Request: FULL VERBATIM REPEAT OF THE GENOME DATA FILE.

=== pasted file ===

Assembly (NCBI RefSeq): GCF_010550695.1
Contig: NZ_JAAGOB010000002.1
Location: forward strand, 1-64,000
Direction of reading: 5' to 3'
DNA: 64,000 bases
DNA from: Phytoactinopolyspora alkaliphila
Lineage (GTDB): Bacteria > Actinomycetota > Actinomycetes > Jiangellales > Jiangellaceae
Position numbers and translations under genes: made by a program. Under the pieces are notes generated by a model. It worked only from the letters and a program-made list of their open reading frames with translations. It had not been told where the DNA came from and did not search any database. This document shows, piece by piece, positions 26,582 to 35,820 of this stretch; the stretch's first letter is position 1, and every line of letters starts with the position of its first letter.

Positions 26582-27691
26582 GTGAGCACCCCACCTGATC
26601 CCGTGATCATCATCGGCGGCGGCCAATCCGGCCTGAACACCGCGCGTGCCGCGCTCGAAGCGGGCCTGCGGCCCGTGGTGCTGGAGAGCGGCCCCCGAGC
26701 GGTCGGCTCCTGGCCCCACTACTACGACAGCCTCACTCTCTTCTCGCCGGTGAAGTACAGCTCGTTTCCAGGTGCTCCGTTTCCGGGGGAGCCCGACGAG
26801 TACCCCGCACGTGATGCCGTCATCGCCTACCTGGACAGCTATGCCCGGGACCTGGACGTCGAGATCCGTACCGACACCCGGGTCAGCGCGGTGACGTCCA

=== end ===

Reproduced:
Assembly (NCBI RefSeq): GCF_010550695.1
Contig: NZ_JAAGOB010000002.1
Location: forward strand, 1-64,000
Direction of reading: 5' to 3'
DNA: 64,000 bases
DNA from: Phytoactinopolyspora alkaliphila
Lineage (GTDB): Bacteria > Actinomycetota > Actinomycetes > Jiangellales > Jiangellaceae
Position numbers and translations under genes: made by a program. Under the pieces are notes generated by a model. It worked only from the letters and a program-made list of their open reading frames with translations. It had not been told where the DNA came from and did not search any database. This document shows, piece by piece, positions 26,582 to 35,820 of this stretch; the stretch's first letter is position 1, and every line of letters starts with the position of its first letter.

Positions 26582-27691
26582 GTGAGCACCCCACCTGATC
26601 CCGTGATCATCATCGGCGGCGGCCAATCCGGCCTGAACACCGCGCGTGCCGCGCTCGAAGCGGGCCTGCGGCCCGTGGTGCTGGAGAGCGGCCCCCGAGC
26701 GGTCGGCTCCTGGCCCCACTACTACGACAGCCTCACTCTCTTCTCGCCGGTGAAGTACAGCTCGTTTCCAGGTGCTCCGTTTCCGGGGGAGCCCGACGAG
26801 TACCCCGCACGTGATGCCGTCATCGCCTACCTGGACAGCTATGCCCGGGACCTGGACGTCGAGATCCGTACCGACACCCGGGTCAGCGCGGTGACGTCCA